Golf Digest Interview
The former Secretary of State embraces golf and 'my inner Phil Mickelson'
B.A., University of Denver; M.A., University of Notre Dame; Ph.D., Graduate School of International Studies, University of Denver.
• Professor of Political Science, Stanford University, May 1993 to present.
• Secretary of State, U.S. Department of State, January 2005-January 2009.
• National Security Advisor, The White House, January 2001-January 2005.
• Provost, Stanford University, September 1993-June 1999.
• Forthcoming book on American foreign policy, 2000-2009.
• Extraordinary, Ordinary People: A Memoir of Family (2010).
• Political-science books on Russia, Europe and campaign strategy.
Memberships: Stanford Golf Course, San Francisco Golf Club, Shoal Creek, Country Club of Birmingham.
Best score: 87
At the age of 50, a few months into one of the most demanding jobs in America, Condoleezza Rice took up golf. This was no mere trivial pursuit, an occasional escape from long hours in the West Wing. Six years later, Rice plays golf for the same reason she does anything: Because she wants to be really, really good at it.
Descended from slaves, and born into 1950s Birmingham, Ala. -- then the most segregated big city in America -- Dr. Rice has always been driven to achieve: Ph.D., provost of Stanford University, National Security Advisor to President George W. Bush, Secretary of State. It's as if the highest hurdles weed out all but the very strongest of jumpers. And she was blessed with wise, highly engaged parents -- who instilled in her the notion that to succeed she would have to be "twice as good" -- plus a great extended family, role models, mentors, community and education.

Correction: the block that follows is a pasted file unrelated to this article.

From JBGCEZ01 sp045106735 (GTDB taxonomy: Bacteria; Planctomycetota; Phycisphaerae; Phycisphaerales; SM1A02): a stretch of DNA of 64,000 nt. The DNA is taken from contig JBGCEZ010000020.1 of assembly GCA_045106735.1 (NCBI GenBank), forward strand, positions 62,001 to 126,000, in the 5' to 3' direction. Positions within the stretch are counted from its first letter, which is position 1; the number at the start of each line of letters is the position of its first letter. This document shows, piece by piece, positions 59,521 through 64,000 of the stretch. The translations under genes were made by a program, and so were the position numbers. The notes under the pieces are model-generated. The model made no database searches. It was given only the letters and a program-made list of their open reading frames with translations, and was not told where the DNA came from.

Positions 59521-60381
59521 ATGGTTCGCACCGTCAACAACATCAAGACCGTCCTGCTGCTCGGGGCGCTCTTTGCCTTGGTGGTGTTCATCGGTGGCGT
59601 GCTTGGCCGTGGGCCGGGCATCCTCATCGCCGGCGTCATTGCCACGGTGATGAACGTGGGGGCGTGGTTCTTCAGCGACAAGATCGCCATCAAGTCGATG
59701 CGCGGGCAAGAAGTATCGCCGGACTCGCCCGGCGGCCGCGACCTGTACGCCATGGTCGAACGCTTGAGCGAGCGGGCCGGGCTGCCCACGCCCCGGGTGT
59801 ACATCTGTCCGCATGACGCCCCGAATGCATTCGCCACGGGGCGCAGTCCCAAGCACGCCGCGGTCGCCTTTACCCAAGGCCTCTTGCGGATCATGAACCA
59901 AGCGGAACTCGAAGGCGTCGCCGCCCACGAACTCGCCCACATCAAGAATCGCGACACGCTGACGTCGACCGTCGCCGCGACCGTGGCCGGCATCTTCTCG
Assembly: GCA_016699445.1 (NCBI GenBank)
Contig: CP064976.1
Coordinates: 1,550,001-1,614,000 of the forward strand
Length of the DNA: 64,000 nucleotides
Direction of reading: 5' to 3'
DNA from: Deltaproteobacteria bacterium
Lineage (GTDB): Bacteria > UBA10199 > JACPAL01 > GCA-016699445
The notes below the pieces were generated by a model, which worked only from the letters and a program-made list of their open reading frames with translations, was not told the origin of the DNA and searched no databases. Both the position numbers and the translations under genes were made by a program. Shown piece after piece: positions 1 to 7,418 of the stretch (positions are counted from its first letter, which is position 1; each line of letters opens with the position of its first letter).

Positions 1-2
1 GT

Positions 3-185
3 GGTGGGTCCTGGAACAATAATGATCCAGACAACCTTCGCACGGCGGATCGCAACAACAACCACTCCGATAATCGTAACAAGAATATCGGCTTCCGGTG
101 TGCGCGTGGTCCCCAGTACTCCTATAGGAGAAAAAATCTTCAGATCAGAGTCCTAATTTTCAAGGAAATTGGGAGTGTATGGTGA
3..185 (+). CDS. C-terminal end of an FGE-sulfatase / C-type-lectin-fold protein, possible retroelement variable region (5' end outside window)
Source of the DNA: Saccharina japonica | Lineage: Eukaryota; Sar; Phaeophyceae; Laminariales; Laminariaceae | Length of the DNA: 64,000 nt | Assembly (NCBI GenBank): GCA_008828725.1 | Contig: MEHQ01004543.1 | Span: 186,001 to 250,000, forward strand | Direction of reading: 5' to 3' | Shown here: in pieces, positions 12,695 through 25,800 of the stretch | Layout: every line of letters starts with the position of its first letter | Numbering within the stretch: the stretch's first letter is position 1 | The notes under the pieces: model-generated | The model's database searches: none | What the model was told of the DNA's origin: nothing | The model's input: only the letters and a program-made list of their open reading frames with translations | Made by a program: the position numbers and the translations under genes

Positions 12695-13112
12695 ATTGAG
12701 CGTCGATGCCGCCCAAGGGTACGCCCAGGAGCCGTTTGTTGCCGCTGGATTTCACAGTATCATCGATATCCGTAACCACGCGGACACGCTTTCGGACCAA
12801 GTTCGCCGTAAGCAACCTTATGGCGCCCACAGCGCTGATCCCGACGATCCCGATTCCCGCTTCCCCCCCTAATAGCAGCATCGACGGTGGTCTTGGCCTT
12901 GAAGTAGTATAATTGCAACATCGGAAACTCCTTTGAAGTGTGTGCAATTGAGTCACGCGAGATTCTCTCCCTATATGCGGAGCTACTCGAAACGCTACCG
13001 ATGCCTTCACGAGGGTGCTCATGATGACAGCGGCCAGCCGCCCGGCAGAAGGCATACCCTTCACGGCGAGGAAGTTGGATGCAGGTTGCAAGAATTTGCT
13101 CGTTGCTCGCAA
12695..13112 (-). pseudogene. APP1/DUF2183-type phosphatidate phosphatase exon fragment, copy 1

Rice is now a professor of political science at Stanford, where the interview with Golf Digest took place at a conference table in her cluttered corner office in the Herbert Hoover Memorial Building. The walls are lined with shelf upon shelf of weighty poli-sci tomes, interspersed with photographs of state dinners, awards and other sundry professorabilia. In person, Rice is engaging, forthright and highly expressive -- there's a light-up-the-room beam when she recalls a golf triumph, or a scalding, thunderous frown when tackling more disagreeable matters.
No matter your politics, in person it's difficult not to like her.
Golf Digest: So, golf. How did you start playing?
Condoleezza Rice: I've been an athlete all my life. I was a competitive figure skater, and then when I realized skating was not an adult sport I took up tennis and played that quite seriously from the time I was about 18. And then I went on vacation in the summer of 2005 to The Greenbrier. My cousin and her husband live on the TPC course at Sugarloaf [near Atlanta], and he'd always wanted her to play, so he gave her lessons, and he gave me buddy lessons. And I loved it.
What's the appeal of it for you? As such a high-energy person, isn't it a bit too sedate and slow-moving?
Oh, not at all. For one thing, you're outside, and when I was in Washington, I was rarely outside. Maybe that's the greatest appeal. But it's actually also a thinking-person's game. I find that I enjoy walking from shot to shot and deciding how I'm going to get out of this or that trouble. I just enjoy the strategy of it.
You've always been driven in everything you do, whether it's playing the piano, ice skating, learning to speak Russian or pursuing your career. Do you bring that same focus to your golf? Or is it just an escape?